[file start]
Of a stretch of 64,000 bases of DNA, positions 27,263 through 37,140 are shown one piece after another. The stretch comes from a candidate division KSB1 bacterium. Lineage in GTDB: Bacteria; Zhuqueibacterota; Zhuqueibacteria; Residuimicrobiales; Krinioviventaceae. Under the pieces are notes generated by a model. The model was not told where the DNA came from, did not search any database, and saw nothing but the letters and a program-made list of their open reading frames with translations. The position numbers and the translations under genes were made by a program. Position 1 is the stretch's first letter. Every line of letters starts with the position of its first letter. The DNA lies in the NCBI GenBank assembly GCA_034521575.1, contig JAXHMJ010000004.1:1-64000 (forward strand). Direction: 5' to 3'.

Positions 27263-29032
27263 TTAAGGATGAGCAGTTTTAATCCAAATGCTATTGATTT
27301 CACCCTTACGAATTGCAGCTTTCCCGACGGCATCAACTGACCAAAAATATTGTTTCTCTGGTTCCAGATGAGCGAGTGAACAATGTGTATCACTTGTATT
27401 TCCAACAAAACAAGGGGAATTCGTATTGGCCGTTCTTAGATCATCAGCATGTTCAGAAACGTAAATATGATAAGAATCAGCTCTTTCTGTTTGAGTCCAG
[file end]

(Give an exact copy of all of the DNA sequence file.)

Of a stretch of 64,000 bases of DNA, positions 27,263 through 37,140 are shown one piece after another. The stretch comes from a candidate division KSB1 bacterium. Lineage in GTDB: Bacteria; Zhuqueibacterota; Zhuqueibacteria; Residuimicrobiales; Krinioviventaceae. Under the pieces are notes generated by a model. The model was not told where the DNA came from, did not search any database, and saw nothing but the letters and a program-made list of their open reading frames with translations. The position numbers and the translations under genes were made by a program. Position 1 is the stretch's first letter. Every line of letters starts with the position of its first letter. The DNA lies in the NCBI GenBank assembly GCA_034521575.1, contig JAXHMJ010000004.1:1-64000 (forward strand). Direction: 5' to 3'.

Positions 27263-29032
27263 TTAAGGATGAGCAGTTTTAATCCAAATGCTATTGATTT
27301 CACCCTTACGAATTGCAGCTTTCCCGACGGCATCAACTGACCAAAAATATTGTTTCTCTGGTTCCAGATGAGCGAGTGAACAATGTGTATCACTTGTATT
27401 TCCAACAAAACAAGGGGAATTCGTATTGGCCGTTCTTAGATCATCAGCATGTTCAGAAACGTAAATATGATAAGAATCAGCTCTTTCTGTTTGAGTCCAG